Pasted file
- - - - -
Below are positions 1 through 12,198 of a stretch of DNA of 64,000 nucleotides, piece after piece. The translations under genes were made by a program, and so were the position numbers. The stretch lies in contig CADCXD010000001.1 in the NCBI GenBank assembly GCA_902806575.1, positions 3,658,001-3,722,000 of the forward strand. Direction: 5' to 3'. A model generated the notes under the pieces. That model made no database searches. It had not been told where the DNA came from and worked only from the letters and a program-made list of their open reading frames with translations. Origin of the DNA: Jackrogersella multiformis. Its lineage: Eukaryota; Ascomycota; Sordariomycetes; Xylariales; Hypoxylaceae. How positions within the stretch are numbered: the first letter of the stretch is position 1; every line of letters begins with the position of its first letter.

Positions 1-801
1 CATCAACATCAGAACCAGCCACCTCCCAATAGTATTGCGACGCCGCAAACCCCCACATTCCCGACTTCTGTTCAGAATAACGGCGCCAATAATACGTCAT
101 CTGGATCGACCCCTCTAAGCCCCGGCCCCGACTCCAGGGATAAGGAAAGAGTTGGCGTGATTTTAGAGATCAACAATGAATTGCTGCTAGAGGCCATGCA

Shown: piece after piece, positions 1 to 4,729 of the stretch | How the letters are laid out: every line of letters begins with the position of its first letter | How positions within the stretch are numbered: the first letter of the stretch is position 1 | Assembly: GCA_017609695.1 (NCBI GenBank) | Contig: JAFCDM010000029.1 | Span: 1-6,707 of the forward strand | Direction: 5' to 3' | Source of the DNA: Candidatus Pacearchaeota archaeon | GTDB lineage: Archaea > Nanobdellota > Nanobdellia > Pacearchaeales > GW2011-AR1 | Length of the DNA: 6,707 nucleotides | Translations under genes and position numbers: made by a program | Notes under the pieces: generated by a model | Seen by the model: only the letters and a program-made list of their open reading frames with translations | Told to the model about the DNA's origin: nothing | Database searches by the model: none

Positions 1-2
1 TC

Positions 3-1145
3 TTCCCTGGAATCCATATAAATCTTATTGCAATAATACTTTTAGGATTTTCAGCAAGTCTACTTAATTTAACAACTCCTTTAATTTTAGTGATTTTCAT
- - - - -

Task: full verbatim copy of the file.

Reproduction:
Below are positions 1 through 12,198 of a stretch of DNA of 64,000 nucleotides, piece after piece. The translations under genes were made by a program, and so were the position numbers. The stretch lies in contig CADCXD010000001.1 in the NCBI GenBank assembly GCA_902806575.1, positions 3,658,001-3,722,000 of the forward strand. Direction: 5' to 3'. A model generated the notes under the pieces. That model made no database searches. It had not been told where the DNA came from and worked only from the letters and a program-made list of their open reading frames with translations. Origin of the DNA: Jackrogersella multiformis. Its lineage: Eukaryota; Ascomycota; Sordariomycetes; Xylariales; Hypoxylaceae. How positions within the stretch are numbered: the first letter of the stretch is position 1; every line of letters begins with the position of its first letter.

Positions 1-801
1 CATCAACATCAGAACCAGCCACCTCCCAATAGTATTGCGACGCCGCAAACCCCCACATTCCCGACTTCTGTTCAGAATAACGGCGCCAATAATACGTCAT
101 CTGGATCGACCCCTCTAAGCCCCGGCCCCGACTCCAGGGATAAGGAAAGAGTTGGCGTGATTTTAGAGATCAACAATGAATTGCTGCTAGAGGCCATGCA

Shown: piece after piece, positions 1 to 4,729 of the stretch | How the letters are laid out: every line of letters begins with the position of its first letter | How positions within the stretch are numbered: the first letter of the stretch is position 1 | Assembly: GCA_017609695.1 (NCBI GenBank) | Contig: JAFCDM010000029.1 | Span: 1-6,707 of the forward strand | Direction: 5' to 3' | Source of the DNA: Candidatus Pacearchaeota archaeon | GTDB lineage: Archaea > Nanobdellota > Nanobdellia > Pacearchaeales > GW2011-AR1 | Length of the DNA: 6,707 nucleotides | Translations under genes and position numbers: made by a program | Notes under the pieces: generated by a model | Seen by the model: only the letters and a program-made list of their open reading frames with translations | Told to the model about the DNA's origin: nothing | Database searches by the model: none

Positions 1-2
1 TC

Positions 3-1145
3 TTCCCTGGAATCCATATAAATCTTATTGCAATAATACTTTTAGGATTTTCAGCAAGTCTACTTAATTTAACAACTCCTTTAATTTTAGTGATTTTCAT